(b) Bazzle did not control resolution of the question whether the instant charter party permits arbitration to proceed on behalf of this class. Pp. 12–17.

      (1) No single rationale commanded a majority in Bazzle, which concerned contracts between a commercial lender and its customers that had an arbitration clause that did not expressly mention class arbitration. The plurality decided only the question whether the court or arbitrator should decide whether the contracts were “silent” on the class arbitration issue, concluding that it was the arbitrator. Justice Stevens’ opinion bypassed that question, resting instead on his resolution of the questions of what standard the appropriate decisionmaker should apply in determining whether a contract allows class arbitration, and whether, under whatever standard is appropriate, class arbitration had been properly ordered in the case at hand. Pp. 12–15.

      (2) The Bazzle opinions appear to have baffled these parties at their arbitration proceeding. For one thing, the parties appear to have believed that Bazzle requires an arbitrator, not a court, to decide whether a contract permits class arbitration, a question addressed only by the plurality. That question need not be revisited here because the parties expressly assigned that issue to the arbitration panel, and no party argues that this assignment was impermissible. Both the parties and the arbitration panel also seem to have misunderstood Bazzle as establishing the standard to be applied in deciding whether class arbitration is permitted. However, Bazzle left that question open. Pp. 15–17.

   (c) Imposing class arbitration here is inconsistent with the FAA. Pp. 17–23.

      (1) The FAA imposes rules of fundamental importance, including the basic precept that arbitration “is a matter of consent, not coercion.” Volt v. Board of Trustees of Leland Stanford Junior Univ., 489 U. S. 468, 479. The FAA requires that a “written provision in any maritime transaction” calling for the arbitration of a controversy arising out of such transaction “shall be valid, irrevocable, and enforceable, save upon such grounds as exist at law or in equity for the revocation of any contract,” 9 U. S. C. §2, and permits a party to an arbitration agreement to petition a federal district court for an order directing that arbitration proceed “in the manner provided for in such agreement,” §4. Thus, this Court has said that the FAA’s central purpose is to ensure that “private agreements to arbitrate are enforced according to their terms.” Volt, 489 U. S.,at 479. Whether enforcing an agreement to arbitrate or construing an arbitration clause, courts and arbitrators must “give effect to the [parties’] contractual rights and expectations.” Ibid. The parties’ “intentions control,” Mitsubishi Motors Corp. v. Soler Chrysler-Plymouth, Inc., 473 U. S. 614, 626, and the parties are “generally free to structure their arbitration agreements as they see fit,” Mastrobuono v. Shearson Lehman Hutton, Inc., 514 U. S. 52, 57. They may agree to limit the issues arbitrated and may agree on rules under which an arbitration will proceed. They may also specify with whom they choose to arbitrate their disputes. See EEOC v. Waffle House, Inc., 534 U. S. 279, 289. Pp. 17–20.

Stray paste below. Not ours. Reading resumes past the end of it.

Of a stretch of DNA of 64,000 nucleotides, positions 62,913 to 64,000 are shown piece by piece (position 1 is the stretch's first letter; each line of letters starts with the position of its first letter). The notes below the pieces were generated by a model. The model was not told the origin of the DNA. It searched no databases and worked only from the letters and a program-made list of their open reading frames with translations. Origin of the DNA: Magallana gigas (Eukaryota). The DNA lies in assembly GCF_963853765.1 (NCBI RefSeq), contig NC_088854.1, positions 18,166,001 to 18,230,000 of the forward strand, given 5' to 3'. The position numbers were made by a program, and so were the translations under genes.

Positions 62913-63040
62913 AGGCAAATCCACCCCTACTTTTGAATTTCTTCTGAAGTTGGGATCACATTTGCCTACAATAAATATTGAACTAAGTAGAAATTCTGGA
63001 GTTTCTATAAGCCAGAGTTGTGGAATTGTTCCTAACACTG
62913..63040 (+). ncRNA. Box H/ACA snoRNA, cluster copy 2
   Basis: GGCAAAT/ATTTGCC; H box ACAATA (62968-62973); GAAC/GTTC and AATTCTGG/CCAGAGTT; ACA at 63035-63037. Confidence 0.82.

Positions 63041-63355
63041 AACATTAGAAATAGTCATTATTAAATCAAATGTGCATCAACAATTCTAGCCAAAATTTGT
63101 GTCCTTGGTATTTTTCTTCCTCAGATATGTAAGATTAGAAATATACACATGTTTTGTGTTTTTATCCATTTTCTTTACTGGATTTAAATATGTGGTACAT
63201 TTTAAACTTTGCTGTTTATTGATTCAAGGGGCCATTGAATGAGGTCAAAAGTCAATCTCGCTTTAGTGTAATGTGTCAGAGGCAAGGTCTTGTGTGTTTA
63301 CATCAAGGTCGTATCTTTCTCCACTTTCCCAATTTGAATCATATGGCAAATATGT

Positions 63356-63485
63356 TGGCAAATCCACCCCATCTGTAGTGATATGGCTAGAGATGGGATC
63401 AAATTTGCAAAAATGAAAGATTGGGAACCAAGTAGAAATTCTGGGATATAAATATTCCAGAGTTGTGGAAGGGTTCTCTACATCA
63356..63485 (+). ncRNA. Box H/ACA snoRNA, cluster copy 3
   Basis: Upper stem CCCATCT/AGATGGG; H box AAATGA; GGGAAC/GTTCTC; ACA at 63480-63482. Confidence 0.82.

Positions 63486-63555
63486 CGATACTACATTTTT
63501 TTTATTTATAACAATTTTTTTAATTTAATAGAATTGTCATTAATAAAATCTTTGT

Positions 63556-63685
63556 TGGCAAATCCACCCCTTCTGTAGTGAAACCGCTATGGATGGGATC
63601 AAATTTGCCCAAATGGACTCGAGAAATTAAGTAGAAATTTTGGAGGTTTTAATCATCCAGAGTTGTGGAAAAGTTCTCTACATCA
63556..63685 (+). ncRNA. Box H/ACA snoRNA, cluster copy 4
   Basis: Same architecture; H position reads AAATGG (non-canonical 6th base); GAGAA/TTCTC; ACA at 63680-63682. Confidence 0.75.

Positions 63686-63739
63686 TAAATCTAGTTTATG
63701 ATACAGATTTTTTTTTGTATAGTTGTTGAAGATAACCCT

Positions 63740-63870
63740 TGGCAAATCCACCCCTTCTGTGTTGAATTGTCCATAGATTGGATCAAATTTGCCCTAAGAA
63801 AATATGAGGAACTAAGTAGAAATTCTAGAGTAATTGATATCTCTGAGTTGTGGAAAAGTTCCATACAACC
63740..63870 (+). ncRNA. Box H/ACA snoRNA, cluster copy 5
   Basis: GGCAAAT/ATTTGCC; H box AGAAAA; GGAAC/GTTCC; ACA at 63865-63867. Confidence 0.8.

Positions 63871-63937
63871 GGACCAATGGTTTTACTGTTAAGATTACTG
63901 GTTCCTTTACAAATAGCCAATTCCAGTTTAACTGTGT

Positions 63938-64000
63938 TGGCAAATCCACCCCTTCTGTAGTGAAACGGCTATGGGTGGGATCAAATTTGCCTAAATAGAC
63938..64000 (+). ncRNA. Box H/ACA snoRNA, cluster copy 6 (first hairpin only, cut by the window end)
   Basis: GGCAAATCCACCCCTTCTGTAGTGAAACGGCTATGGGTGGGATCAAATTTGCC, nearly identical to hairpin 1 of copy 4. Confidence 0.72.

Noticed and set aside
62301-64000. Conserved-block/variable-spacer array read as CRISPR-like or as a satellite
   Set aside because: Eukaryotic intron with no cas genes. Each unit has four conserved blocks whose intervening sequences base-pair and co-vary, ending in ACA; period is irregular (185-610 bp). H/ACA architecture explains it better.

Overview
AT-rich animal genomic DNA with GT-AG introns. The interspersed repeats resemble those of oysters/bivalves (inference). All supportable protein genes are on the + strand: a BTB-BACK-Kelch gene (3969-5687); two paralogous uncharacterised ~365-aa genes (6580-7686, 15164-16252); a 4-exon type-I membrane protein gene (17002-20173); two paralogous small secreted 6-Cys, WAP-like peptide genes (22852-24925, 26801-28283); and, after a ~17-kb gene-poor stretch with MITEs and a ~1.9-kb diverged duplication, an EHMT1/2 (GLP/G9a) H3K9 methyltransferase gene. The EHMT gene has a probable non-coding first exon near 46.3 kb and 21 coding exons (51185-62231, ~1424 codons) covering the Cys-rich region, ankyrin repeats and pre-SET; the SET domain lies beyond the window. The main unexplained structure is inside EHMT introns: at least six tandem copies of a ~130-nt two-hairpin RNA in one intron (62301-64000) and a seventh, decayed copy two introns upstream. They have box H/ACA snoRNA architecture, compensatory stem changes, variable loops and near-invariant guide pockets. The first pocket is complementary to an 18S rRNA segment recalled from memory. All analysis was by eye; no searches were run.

(2) It follows that a party may not be compelled under the FAA to submit to class arbitration unless there is a contractual basis for concluding that the party agreed to do so. Here, the arbitration panel imposed class arbitration despite the parties’ stipulation that they had reached “no agreement” on that issue. The panel’s conclusion is fundamentally at war with the foundational FAA principle that arbitration is a matter of consent. It may be appropriate to presume that parties to an arbitration agreement implicitly authorize the arbitrator to adopt those procedures necessary to give effect to the parties’ agreement. See Howsam v. Dean Witter Reynolds, Inc., 537 U. S. 79, 84. But an implicit agreement to authorize class action arbitration is not a term that the arbitrator may infer solely from the fact of an agreement to arbitrate. The differences between simple bilateral and complex class action arbitration are too great for such a presumption. Pp. 20–23.

548 F. 3d 85, reversed and remanded.

   Alito, J., delivered the opinion of the Court, in which Roberts, C. J., and Scalia, Kennedy, and Thomas, JJ., joined. Ginsburg, J., filed a dissenting opinion, in which Stevens and Breyer, JJ., joined. Sotomayor, J., took no part in the consideration or decision of the case.